Newspaper Archive of
The Woodville Republican
Woodville, Mississippi
January 15, 2015     The Woodville Republican
PAGE 2     (2 of 8 available)        PREVIOUS     NEXT      Full Size Image
PAGE 2     (2 of 8 available)        PREVIOUS     NEXT      Full Size Image
January 15, 2015

Newspaper Archive of The Woodville Republican produced by SmallTownPapers, Inc.
Website © 2020. All content copyrighted. Copyright Information.     Terms Of Use.     Request Content Removal.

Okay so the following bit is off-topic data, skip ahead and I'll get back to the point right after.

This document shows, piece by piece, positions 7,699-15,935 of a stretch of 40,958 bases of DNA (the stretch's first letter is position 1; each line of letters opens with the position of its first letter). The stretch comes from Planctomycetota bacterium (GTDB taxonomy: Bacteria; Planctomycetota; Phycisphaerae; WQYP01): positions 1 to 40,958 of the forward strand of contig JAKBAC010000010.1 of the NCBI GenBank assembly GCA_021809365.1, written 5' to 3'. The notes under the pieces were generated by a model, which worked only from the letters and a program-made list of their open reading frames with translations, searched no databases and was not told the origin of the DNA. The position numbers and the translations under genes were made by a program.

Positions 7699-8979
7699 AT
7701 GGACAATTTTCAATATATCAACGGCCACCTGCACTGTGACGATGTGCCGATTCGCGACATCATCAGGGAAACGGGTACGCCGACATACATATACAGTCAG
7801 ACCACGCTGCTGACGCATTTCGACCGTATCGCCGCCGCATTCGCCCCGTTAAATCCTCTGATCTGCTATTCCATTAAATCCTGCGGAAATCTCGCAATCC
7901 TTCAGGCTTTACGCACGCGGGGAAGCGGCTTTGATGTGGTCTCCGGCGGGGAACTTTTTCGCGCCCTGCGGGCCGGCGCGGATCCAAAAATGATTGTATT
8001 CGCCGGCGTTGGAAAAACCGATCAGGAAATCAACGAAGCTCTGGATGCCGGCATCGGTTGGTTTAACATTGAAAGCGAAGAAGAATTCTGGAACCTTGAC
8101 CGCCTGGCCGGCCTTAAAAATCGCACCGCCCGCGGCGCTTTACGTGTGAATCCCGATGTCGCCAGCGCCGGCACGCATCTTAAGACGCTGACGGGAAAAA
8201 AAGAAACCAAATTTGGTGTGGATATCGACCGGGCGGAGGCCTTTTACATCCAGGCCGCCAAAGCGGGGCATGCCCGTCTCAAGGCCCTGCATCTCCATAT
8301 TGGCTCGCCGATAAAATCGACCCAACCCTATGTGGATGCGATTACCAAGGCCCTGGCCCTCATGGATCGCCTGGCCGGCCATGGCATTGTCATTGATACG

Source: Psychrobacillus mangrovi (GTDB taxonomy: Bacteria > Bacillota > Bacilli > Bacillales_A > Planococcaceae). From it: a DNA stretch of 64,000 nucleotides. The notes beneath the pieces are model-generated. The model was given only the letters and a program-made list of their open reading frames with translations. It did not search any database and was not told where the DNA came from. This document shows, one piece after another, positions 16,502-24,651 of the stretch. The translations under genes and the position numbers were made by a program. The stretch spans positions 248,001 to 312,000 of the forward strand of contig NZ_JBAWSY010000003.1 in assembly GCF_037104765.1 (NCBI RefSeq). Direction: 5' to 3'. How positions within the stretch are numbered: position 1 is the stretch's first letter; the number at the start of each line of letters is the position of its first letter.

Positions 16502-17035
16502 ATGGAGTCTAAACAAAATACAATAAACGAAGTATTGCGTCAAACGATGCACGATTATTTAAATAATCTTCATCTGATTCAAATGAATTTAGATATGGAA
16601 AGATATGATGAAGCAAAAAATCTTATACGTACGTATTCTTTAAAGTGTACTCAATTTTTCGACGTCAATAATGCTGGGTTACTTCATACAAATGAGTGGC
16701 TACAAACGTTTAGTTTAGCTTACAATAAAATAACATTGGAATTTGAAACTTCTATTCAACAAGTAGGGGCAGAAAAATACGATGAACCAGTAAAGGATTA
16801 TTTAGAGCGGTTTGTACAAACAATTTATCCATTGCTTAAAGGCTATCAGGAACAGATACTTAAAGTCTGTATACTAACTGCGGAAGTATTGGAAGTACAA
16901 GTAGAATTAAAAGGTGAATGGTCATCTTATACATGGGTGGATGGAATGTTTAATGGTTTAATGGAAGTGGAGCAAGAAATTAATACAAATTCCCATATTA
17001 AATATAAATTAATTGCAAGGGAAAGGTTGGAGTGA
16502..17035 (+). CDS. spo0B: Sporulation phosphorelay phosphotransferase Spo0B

Page 2 The Woodville Republican, Thursday, January 15, 2015 ML%L%IPPP$ OLDEST NEWSPAPER - Fatlbliihod 1824 gbe 1t00o0i},i00"NeN00li00n Woodville, Mississippi 39669 Andrew J. Lewis ....................................... Publisher/Editor Lili R. Lewis ...................... Associate Editor/Adv. Manager Frances C. Devening ......................................... Typesetter Kathleen Geter Daly ........................................ Bookkeeper THE WOODVILLE REPUBLICAN (USPS No. 462-260) is published weekly on Thursdays. Subscriptions: $28.00 per year in Wilkinson County, $30.00 per year outside Wilkinson County & in Miss., and $32.00 per year outside Mississippi. 50 per copy. Office located 425 Depot Street, Woodville, MS 39669. Telephone (601) 888-4293, FAX (601) 888- 6156. Email: Periodicals Post- age Paid at Woodville, MS 39669. POSTMASTER: Send all address changes to THE WOODVILLE REPUBLICAN P.O. Box 696, Woodville, MS 39669-0696. r i A column by Rev. Bobby Thornhill, Pastor Centreville & White's Chapel United Methodist Churches "My people are de- stroyed for lack of knowledge." Hosea 4:6a (NKJV) It was true in Hosea's day and it holds true to- day; God's people are per- ishing (spiritually) because they do not know the basic truths about God. As in Hosea's time, there are two reasons for this; first of all God charged the priests (6b-6c). They had rejected what the word of God re- vealed to them and taught their own message that caused the people to sin. Once this false message was taught, the Israelites, having replaced God's words with those of false teachers, became more and more sinful and idolatrous (vll). God's rejection of these priests who taught a false message resulted in their loss of His authority to lead His people. With- out God's authority they became shameful babblers, totally rejecting God and His commandments. There is a second rea- son for this lack of knowl- edge today; the people have not taken God seri- ously enough to learn Who He is, and what His word says. I'm often amazed at the questions that I'm asked about the Bible from folks who have attended Church most of their lives and do not know even the basic Bible stories taught in Sunday school or chil- dren's Bible school classes. It's shocking to know that so many not only can't find a particular Book of the Bible, they do not know if it's in the Old or New Testament. That lack of knowledge is a result of not reading the Bible with any sort of regularity and is shameful for those who claim Jesus as Lord and Savior. Our Churches are dying spiritually because of a false message taught by babbling preachers, and because the congregations do not care enough to read their own Bibles. Some things haven't changed Hosea. ICLASSIFIED ADS WORK1 CALL 601-888-4293 NOON ON FRIDAY MISSISSIPPI PRESS ASSOCIATION EDUCATION FOUNDATION CELEBRITY ROAST Thursday, Jan. 29, 2015 [ Hilton Jackson Reception 6 pm Dinner 7 pm Tickets $80 each or $600 for a table of eight Purchase tickets by calling 601.981.3060 or go to to purchase online Proceeds benefit the MPA Education Foundan ]rio}lie Rollins Rushi:00 g d ].VIS, Art Educator Of 00?]le From the Newspaper Association of America Attacks on journalists are an attack on freedom and must not be tolerated. On Wednesday, the world was shocked and appalled by the deplorable attacks at the Paris office of the French satirical weekly Charlie Heb- do. Twelve men and women were murdered for express- ing their freedom of speech. Sadly, it is not an isolated incident. In August, journalist James Foley was beheaded in Syria after being held cap- tive for nearly two years. In September, a gruesome video released by terrorists showed freelance journalist Steven Sotloffbeheaded. It has become a disturb- ing trend for radicals and terrorists to target journal- ists. These attacks challenge the value of free speech at its core. Worldwide, there have been more than 60 journal- ists led and over 100 kid- napped in the past year. This is unacceptable. It cannot continue. Every attack on the press is an attack on all of our freedom. A free press is a vital and integral part of any free so- ciety. Even in our country, we have seen steps taken to limit and outright prevent the media from doing its job. In 2013, the newspaper in- dustry was shocked to learn the U.S. Department of Jus- tice seized reporters' personal records and phone logs. New York Times reporter James Risen has faced the threat of jail time for more than a year because of his unwillingness to dixaflge the names of confi- dential sources. The newspaper industry has always fought for the rights of journalists and we will continue to do so. In late 2013, the Senate Judiciary Committee passed the Free Flow of Information Act - commonly referred to as the Shield Law - that would pro- tect reporters from being corn- polled to testify about sources. Unfortunately, the bill has remained stalled and did not come up for a floor vote during the last Congress. There is a reason that free speech was protected in our Constitution's First Amend- ment. As Thomas Jefferson wrote, "rhe most effectual hitherto found, is the freedom of the press. It is, therefore, the first shut up by those who fear the investigation of their actions." Our free speech is now be- ing threatened. The satire found in Charlie Hebdo pag- es is no different than plays, televisions shows and other works of art used to chal- lenge authority. We cannot let terrorists and extremists prevent free spee from be- ing expressed. Free speech is a right that we all must defend. Journal- ists put themselves in harm's way every day to report about government corruption, war and human suffering. The outpouring of support following this tragedy serves as a reminder about how im- portant journalism is in our daily lives, as evidenced by the millions of Parisians and others taldng to the streets around the world. These jour- nalists deserve our respect and praise. These journalists deserve to be protected and live without fear of retribution. Mollie Rushing is the re- mitment. Friday, Jan. 9, 2015 Dear Mr. Editor: Here is ole Aunt Blabby from Beaver Creek with her fust letter of 2015. Been a lot going on in the last part of 2014 and the beginning of 2015. For one thing, there CUnited Ifl0000,. ountry "Re00l Es00e' Gibson RealtV and Land C0. SOUTHWEST MISSISSIPPI'S LOCAL REAL ESTATE PROFESSIONALS timberland hunting land residential commercial recreational Slade Priest, Melissa Field, Scott Lindsey, REALTOR REALTOR REALTOR, ALe, Forester 601-888-0094 601-467-7070 601-248-3561 cipient of the 2014 Mississippi Art Education Association Art Educator of the Year. One of Delta State Univer- sity's own shined brightly at the Mississippi Art Education Association conference held in Jackson recently. Mollie Rollins Rushing, longtime instructor of art education, was awarded the 2014 MAEA Outstanding Art Educator of the Year. MAEA :is an organization of art edu- cators who are passionate in their commitment to art and developing creative processes to benefit students across Mis- sissippi. The organization is affili- ated with the National Art Educators Association, a ma- jor resource for art educators nationwide. 'Tm very honored to re- ceive this award," said Rush- ing. 'Tin so thankful to be vot- ed in by art educators across the state. I love what I do, and it's hard for me to accept the award when it's really the teachers in K-12 who deserve all the credit. They are the ones doing the lion's share of work." Rushing, who has been a member of the NAEA since 1979, said it was incred- ibly gratifying attending the MAEA conference and inter- acting with a number of her former students -- many of whom are now members or on the beard of directors. After completing her mas- tes in art education at East Tennessee State University in 1986, Rushing and her hus- band Kim, a photography in- structor at Delta State, moved to Texas and North Carolina to teach. Kim started teaching pho- tography at Delta State in 1992, and Mollie began teach- ing Art 101 in 1994. For the past 12 years, Rushing has been leading the art education program at the university. While she has personally dabbled in a number of artistic genres, Rushings true passion is quilting- an art form she says combines her love for wa- tercolors, architectural ceram- ics and weaving. Ron Koehler, chair of the Department of Art, was thrilled to see Rushing recog- nized for her educational com- 'WIollie has done an out- standing job preparing- stu- dents for teaching positions throughout Mississippi and other parts of the country," said Koehler. "This award is going to a highly deserv- ing faculty member in our department who has been an impactful teacher for many years." Students also share high praise for Rushing's leader- ship. "Mollie really focuses on teaching as how to teach our students the importance of connecting art to everyday life," said student Faith Bar- nett. "She not only stresses the importance of education, but she treats all of her students as ff they're her own family. It's helpful to have someone so eager." Rushing remains humble and looks forward to guiding present and future art teach- ers. "The most important thing is seeing teachers out there worldng and making a dif- ference," she said. 'Wiy job is tim -- the)ere the ones really working hard." Rushing is the daughter of Mrs. Juanita Rollins and the late Allen Rollins of Cen- treviUe. (Editor's Note: This article appeared in the Wednesday, December 3, 2014, edition of The Boli- ver Commercial newspaper in Cleveland. We have re- printed with permission.) CYO In Centreville Hosts Mardi Gras Parade, Saturda00 January 24 "This Is How We Do It" 11 a.m.., ther information: Maria will be the theme of the Parade Entry Fee is $15 Montgomery 601-645-6758, Mardi Gras Parade in and Vendors Fee is $20. Brander Smith 601-730- downtown Centreville on Please call one of the fol- 9070 or Betty Roberts 601- Saturday, January 24, at lowing organizers for fur- 639-5011. Field Memorial Community Hospital Announces Field Clinic Office Hours Effective Monday, Feb- a.m. until 5 p.m. Doc- James Hawley, NP-C, ruary 2, 2015,: FMCH tors Ricardo Nimo, MD, nurse practitioner. Ap- Field Clinic in Centrev- and Richard Field, III, pointments can be made ille'will,be open Monday .MD,,will, be,available to by calling (601) 645- through Friday from 8 see patients along with 5361. has been a bunch of them bowl games on the TV. A right smart share of teams from the southern states got they selves invited to participate. Some didn't look like they done well at all in the participating cat- egory. Ole Miss shore didn't. A lot of Wilkinson county folks most probably spent lots of time in front of the TV watchin' them bowl games and eating snacks. My ole man, he spent lots of time in the reclining chair in front of the TV napping and watch- ing football. Least ways, that's what I thought he was watchin'. Sounds to me like some of them commercials caught his attention. He had a couple teams he really was wantin' to win -- one from our state and one from a neighbor state. Both his favorite teams lost. He didn't complain too much about the losses, not like I thought he would. What he complained about was the commercials. The one he com- plained about the most was the Victoria Secrets commer- cial. He say, 'ffffen I was in charge of the Victoria Secrets" commercials, I'd slow 'em down a bit. I ain't done lookin' before they changes back to the regular program." He told me there were seven or eight good looken young women on there, and they weren't wearing no lot of clothes either. He thought maybe they were going to be at that store the Saturday af- ter Christmas when they were advertising their sale. He was lookin' to go to the sale his- self to see could he look at them women longer than the commercial allowed, but there weren't no store like that in Woodvflle. It turned off rain- ing that day, and he wasn't bout to drive no far piece in the rain to find one of them steres. Probably would have been a waste of his time anyway. Probably wouldn't have seen anything but some of them manikins with undies hangin' on 'em. The lower gas prices might have let him go, but the rain kept him at home. Yours truly, Aunt Blabby Notice Of Nondiscriminatory Policy As To Students Centreville Academy admits students of any race, color, national and ethnic origin and sex to all the rights, privileges, programs, and activities generally accorded or made available to students at the school. It does not discriminate on the basis of race, Color, national and ethnic origin or sex in administration of its educational policies, admissions policies, scholarship and loan programs, and athletic and other school- administered programs. LEA E. HURST, CA HEADMASTER PHONE 601-645-5912 P. O. Box 70 1419 Academy Drive Centreville, MS 39631 2015-2016 PRE-REGIsTRATION IN PROGRESS Registration fee through March $150 per child Reg. fee after March 1, 2015 (current students). $200 per child K3 Must be 3 yrs. old by 9/1/15 K4 Must be 4 yrs. old by 9/1/15 K5 Must be 5 yrs. old by 9/1/15 First Grade .... Must be 6 yrs. old by 9/1/15 New Students ...... Must bring immunization record, birth certificate and social security number